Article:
4 building blocks of customer-centric culture

It’s popular to promote customer-centricity, but it’s very difficult to consistently demonstrate it. The word centric means that a specific thing is the focus of attention and effort. Customer-centric means that other concerns than the well-being of the customer take a back seat while the customer is in the foreground.

This may seem simple, but reality proves that customer focus is elusive. In Accenture’s Delivering the Promise study, 75% of executives rated their customer service as above average, while 59% of their customers rated their experience with these companies’ service as somewhat to extremely poor. Likewise, in the CMO Council’s Customer Affinity study, half of companies said they were extremely customer-centric, but only a tenth of their customers agreed.

The building blocks of a customer-centric culture are communication, skills, accountability, and systems.

1. Communication. The vision and values ​​that top management communicates verbally and behaviorally set the tone and direction. What top management focuses on guides the thinking and efforts of the entire organization. The key is consistency: at every opportunity, continuously communicate the need to make it easier and more enjoyable for customers to receive and use solutions. Consistency occurs in formal and informal meetings, written correspondence, external messages, and in every business process and management ritual such as performance reviews, annual operational plans, performance dashboards, etc. -centricity.

At Amazon.com, founder Jeff Bezos once started a meeting by announcing that an empty chair at the table represents the customer. Throughout the meeting, executives were forced to include the customer in the discussion as if they were present. This became a habit – the way the group thought and acted.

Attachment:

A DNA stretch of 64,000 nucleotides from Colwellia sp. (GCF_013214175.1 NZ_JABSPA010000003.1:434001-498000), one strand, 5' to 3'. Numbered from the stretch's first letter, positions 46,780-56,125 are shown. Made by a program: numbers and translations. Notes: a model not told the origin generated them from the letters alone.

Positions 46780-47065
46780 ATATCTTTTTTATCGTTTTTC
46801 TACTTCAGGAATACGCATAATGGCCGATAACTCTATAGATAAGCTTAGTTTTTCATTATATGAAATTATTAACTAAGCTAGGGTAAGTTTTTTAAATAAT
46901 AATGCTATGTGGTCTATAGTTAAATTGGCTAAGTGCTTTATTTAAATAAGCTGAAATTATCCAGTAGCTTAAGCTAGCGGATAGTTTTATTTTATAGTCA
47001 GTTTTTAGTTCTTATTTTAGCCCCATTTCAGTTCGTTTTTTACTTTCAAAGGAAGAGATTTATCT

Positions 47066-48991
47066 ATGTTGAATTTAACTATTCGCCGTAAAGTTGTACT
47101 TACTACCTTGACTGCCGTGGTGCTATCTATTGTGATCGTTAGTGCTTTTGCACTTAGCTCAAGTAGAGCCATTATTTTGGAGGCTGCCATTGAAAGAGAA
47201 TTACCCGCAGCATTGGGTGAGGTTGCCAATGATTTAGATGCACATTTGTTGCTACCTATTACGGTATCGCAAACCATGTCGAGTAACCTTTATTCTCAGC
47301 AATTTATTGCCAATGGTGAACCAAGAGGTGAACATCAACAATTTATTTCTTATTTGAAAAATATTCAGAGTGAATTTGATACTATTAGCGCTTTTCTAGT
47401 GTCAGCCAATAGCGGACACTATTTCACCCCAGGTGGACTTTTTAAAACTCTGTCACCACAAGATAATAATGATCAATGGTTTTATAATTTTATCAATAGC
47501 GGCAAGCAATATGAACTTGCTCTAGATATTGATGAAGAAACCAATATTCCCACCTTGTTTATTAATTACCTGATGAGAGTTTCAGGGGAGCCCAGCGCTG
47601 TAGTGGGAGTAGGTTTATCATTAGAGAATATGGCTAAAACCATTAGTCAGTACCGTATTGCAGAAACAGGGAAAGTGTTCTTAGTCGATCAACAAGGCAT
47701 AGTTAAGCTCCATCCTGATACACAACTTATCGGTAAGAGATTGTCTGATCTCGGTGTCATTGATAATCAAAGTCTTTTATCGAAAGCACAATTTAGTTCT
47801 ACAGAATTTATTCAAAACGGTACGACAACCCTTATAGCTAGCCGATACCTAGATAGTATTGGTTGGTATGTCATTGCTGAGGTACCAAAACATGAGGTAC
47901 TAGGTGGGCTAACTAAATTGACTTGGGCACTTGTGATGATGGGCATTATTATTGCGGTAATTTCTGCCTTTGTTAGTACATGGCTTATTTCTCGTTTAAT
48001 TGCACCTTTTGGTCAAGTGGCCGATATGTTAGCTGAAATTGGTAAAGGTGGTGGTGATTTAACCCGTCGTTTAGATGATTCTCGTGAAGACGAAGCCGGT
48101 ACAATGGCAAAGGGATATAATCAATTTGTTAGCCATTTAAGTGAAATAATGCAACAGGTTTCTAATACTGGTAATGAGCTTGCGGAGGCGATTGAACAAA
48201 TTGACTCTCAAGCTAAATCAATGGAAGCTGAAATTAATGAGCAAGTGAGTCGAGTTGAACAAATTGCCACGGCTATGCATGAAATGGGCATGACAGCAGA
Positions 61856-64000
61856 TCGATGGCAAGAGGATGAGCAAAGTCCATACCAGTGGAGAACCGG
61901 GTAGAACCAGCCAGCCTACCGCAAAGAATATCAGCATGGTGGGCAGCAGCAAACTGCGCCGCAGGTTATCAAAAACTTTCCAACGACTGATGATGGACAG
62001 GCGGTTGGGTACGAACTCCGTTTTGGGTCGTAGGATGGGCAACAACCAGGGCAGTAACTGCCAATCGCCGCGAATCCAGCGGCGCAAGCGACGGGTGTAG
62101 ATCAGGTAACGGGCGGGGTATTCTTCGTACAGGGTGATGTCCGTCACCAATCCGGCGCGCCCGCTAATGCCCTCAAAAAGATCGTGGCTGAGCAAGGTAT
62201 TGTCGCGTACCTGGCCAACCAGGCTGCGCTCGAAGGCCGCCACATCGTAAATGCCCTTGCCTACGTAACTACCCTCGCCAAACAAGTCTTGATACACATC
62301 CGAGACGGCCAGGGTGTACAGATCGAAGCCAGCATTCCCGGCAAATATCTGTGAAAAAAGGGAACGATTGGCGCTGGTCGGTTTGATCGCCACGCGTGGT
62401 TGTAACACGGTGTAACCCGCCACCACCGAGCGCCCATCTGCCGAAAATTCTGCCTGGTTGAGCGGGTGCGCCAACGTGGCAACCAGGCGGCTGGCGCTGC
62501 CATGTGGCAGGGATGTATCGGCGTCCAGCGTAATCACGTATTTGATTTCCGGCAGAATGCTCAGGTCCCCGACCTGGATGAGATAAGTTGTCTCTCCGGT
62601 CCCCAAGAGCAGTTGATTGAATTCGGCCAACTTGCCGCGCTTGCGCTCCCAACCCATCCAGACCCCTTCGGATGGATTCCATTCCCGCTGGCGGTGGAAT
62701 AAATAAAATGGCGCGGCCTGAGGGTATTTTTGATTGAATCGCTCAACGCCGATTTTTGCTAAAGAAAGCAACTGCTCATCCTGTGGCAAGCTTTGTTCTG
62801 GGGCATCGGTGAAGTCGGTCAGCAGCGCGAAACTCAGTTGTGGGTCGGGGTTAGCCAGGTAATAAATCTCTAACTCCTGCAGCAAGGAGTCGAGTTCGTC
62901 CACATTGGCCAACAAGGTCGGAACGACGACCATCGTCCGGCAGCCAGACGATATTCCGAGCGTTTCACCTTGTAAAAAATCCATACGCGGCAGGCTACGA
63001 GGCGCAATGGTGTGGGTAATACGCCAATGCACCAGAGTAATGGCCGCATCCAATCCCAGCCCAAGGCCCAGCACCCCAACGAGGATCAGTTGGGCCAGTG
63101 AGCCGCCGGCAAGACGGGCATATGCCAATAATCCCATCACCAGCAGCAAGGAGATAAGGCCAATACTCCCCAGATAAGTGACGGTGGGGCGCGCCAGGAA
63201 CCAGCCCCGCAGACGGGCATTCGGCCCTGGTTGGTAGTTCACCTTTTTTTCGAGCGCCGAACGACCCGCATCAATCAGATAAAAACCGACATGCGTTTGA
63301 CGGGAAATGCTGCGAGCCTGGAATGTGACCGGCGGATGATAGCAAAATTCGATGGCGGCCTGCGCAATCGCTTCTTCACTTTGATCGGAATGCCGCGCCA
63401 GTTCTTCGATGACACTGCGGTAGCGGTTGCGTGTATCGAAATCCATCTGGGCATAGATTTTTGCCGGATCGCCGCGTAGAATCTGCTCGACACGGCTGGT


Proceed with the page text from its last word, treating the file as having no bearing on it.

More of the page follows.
2. Skills. Customer-oriented values ​​and vision must be supported by mastering the associated technical and soft skills. Examine the competency requirements for everyone—not just customer-facing roles—in relation to your customer-facing values ​​and vision. This includes channel partners, suppliers and other external entities. Competence is the critical link between strategy and execution.

At Nordstrom, employees are selected for their ability to anticipate and meet people’s needs. They are encouraged to try new approaches to sales and customer service, while the mantra of using good judgment in all situations gives them a tremendous sense that the customer trusts them to always do the right thing.

3. Accountability. What gets rewarded gets done – whether the rewards are tangible or intrinsic. Interestingly, intrinsic rewards have been shown to be more effective in tailoring the way a group thinks and acts. Risk tolerance and penalties also determine the degree to which customer focus takes root. Above all, monitor cause and effect and perceptions of fairness in relation to logic and justice; These elements are critical to success.

At Enterprise Rent-a-Car, customer sentiment is measured at the rental location level. Only employees in offices with a score equal to or higher than the overall company average are eligible for a promotion, raise or bonus. At EMC, meeting the target for their leading indicator of customer sentiment, system availability, is a go/no-go determinant of the company-wide bonus.

4. Systems. Systems thinking means acknowledging the big picture and the connections between its components. Examine your business policies, procedures, and tools to determine whether they contribute or interfere with the goal of making it easier and more convenient for customers to receive and use solutions. Systems include formal and informal cross-departmental communications and interactions and handoffs, as well as connections outside the organization.

At Dell, Dick Hunter, SVP of customer service, asked employees to send him notes about the contradictory and stupid things the company was doing. Combining this input with the customer’s verbatim comments in their call center resulted in significant changes in the customer experience.

Motives are at the heart of true or false customer orientation. Customer centricity as the number one priority must permeate the entire organization and not be challenged by other concerns as the organization’s primary focus and efforts. All other goals can be achieved more with consistent customer orientation.